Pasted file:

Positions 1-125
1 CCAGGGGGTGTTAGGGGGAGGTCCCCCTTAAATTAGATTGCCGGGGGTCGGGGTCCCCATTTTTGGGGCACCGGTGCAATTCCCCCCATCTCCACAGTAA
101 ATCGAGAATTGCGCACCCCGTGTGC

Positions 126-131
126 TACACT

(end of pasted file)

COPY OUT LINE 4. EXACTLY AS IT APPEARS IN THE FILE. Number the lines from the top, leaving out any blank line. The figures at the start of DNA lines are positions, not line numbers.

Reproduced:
Positions 126-131